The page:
In 1544, Marpeck arrived to the city of Augsburg with fine timing. Augsburg’s city records tell of Marpeck being hired to assist in their wood shortage and to repair the water flumes. William Estep, a Goshen School/Benderite or possibly New Mennonite historiographer, says the following about Marpeck’s acceptance in Augsburg: “That [Marpeck] was an active Anabaptist was known to the council and the cause of frequent reprimands. Apparently, he was too valuable a man for the city to lose.” Augsburg had a rather early presence of Anabaptism, housing major leaders such as Balthasar Hübmaier, Hans Denck, and Wilhelm Reublin. However, both an imperial mandate and the city council at Augsburg prohibited Anabaptism by 1527, and continued this ban through the 1520s and 1530s. By the following decade, Caspar Schwenckfeld, a theological opponent but fellow Anabaptist, was surprised of Marpeck’s toleration, having stated, “Leonhard Hieber writes that Marpeck had to present his book to the Council. I did not think that he was there any more. Thus it sometimes happens when it is to your benefit, otherwise the Council would hardly give him shelter.” Therefore, the causality for Marpeck’s admittance into the community of Augsburg is an apparent anomaly.
Marpeck’s Peace in Augsburg
Marpeck’s own words provide key insights concerning his views of how an Anabaptist ought to live in a society that is religiously opposed to Anabaptist beliefs. In 1555, he stated, “[O]ne should be quiet and not give the authorities occasion to persecute if one meets together unnecessarily. That one should exercise moderation and discretion in such a case, to this end a government often presses out of respect for its own punishment, since they do not like to persecute us.” Clearly, Marpeck intended for his “brethren” to be peaceful, despite their sharp disagreements with the beliefs of the legal religion of the land. He likewise stated, “However, if God’s honor and truth are at stake, then we are obligated to give up all and to endure all persecution unto death.” Thus, Marpeck’s congregation was neither deliberately confrontational nor negligent of maintaining principles.
Such a cautious methodology may have hurt the overall potential for growth, but it is important to also remember that Anabaptists had the revolutionary stigma attached to them, thanks to the extreme actions of the Münsterites and the rather forceful personalities of others such as George Blaurock. By contributing to the welfare of the city through his engineering occupation, Marpeck managed to earn a measure a trust from the Protestant leaders. And by practicing their religion tactfully, the small group of Anabaptists in Augsburg was able to continue residing there. Marpeck was warned four times about his illegal religious activity in Augsburg, but David C. Steinmetz interprets these as “wrist-tapping warnings,” since no actual discipline resulted. The end goal for Marpeck, according to his writings, was that Augsburg and other cities might experience “a spiritual real justice” (geistlicher wesentlicher gerechtigkeit), which William Klassen defines as “the personal and social transformation which took place when the cross of Christ was accepted.” Though he was likely unsatisfied with the few converts to Anabaptism by the end of his lifetime, Marpeck’s peace in Augsburg was secured and retained through much of his own efforts as a hard-working and vigilant citizen. When Marpeck died in 1556, he was buried to finally “rest in peace” in an Augsburg graveyard.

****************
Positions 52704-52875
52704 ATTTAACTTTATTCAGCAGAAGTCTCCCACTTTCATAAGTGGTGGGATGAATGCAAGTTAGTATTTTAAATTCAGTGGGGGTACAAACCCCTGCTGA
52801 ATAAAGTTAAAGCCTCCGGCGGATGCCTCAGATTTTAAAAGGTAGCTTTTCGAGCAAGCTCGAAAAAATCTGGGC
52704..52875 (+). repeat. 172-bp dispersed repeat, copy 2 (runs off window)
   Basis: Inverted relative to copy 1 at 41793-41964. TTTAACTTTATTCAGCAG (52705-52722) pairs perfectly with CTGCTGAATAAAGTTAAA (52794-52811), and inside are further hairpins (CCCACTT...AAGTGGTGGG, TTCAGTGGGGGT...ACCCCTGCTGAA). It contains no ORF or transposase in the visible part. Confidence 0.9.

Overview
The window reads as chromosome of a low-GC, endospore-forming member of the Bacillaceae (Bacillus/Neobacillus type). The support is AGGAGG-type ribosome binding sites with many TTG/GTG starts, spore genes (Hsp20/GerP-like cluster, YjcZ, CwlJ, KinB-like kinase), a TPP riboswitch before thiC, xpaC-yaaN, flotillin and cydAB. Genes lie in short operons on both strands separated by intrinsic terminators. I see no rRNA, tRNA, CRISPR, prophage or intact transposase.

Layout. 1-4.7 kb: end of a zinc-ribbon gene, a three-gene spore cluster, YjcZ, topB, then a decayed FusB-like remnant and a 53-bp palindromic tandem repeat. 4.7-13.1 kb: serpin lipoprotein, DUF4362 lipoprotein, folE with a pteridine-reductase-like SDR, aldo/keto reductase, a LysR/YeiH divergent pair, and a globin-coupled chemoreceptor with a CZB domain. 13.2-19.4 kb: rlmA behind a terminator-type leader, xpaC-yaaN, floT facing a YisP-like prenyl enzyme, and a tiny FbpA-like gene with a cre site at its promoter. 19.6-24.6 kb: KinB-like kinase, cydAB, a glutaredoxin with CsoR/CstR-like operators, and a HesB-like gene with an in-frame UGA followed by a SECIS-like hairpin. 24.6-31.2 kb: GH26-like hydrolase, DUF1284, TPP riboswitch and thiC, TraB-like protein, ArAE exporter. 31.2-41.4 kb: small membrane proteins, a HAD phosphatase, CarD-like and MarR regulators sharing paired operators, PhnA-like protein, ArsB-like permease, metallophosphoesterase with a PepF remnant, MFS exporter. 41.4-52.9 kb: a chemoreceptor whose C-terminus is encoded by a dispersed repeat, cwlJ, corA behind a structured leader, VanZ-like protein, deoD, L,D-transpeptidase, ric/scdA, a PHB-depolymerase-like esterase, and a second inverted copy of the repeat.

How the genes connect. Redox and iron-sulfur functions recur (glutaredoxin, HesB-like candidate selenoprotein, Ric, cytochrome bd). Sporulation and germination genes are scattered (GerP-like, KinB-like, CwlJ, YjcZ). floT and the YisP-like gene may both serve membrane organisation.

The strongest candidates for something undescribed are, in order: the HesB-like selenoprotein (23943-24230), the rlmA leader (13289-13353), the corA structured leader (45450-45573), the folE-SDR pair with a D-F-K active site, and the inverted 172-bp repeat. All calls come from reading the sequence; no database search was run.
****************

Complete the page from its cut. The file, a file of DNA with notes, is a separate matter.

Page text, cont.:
This case study of how Marpeck’s actions positively affected his ability to find modest peace in Augsburg reveals not only sociological principles for peace making, but it also opens up the discussion for how Anabaptist historiography plays a critical role in interpreting the past. Benderites/Goshen School historiographers, New Mennonites, and Syncretist scholars have been cited throughout this research. Although there are contradictions among the schools of thought, especially in relation to Anabaptist origins and identity, the topic of Marpeck’s religious toleration in Augsburg draws from multiple historiographical perspectives with relative ease. This seems to be the case due to the nature of this study. Since Benderites/Goshen School historiographers and New Mennonites focus on the religious motivations of the Anabaptists, one can observe Marpeck’s writings and numerous secondary source interpretations to see that Marpeck’s Anabaptist values were crucial to his existence. But on the other hand, Syncretist scholars add the societal dimensions necessary for such a topic. Marpeck’s peace in Augsburg, in other words, can only be accurately interpreted if both religious ideals of Pilgram Marpeck and societal factors are given a fair treatment. As James M. Stayer notes, “[The] second generation of [Syncretist] interpreters is now moving into retirement and in the last decade they have, in their turn, been criticized for undervaluing the weight and independence of religious motives behind Reformation radicalism.” Syncretist historiography, therefore, is in the process of revision, but Benderites/Goshen School historiographers and New Mennonites also can learn from the Syncretists’ interpretations. Therefore, a suggestible method for future historiography is that historians take seriously the personal writings and religious underpinnings of the Anabaptists, but to supplement these foundational sources with external data, particularly in reference to the spread of ideas and the evolution of Anabaptist identity.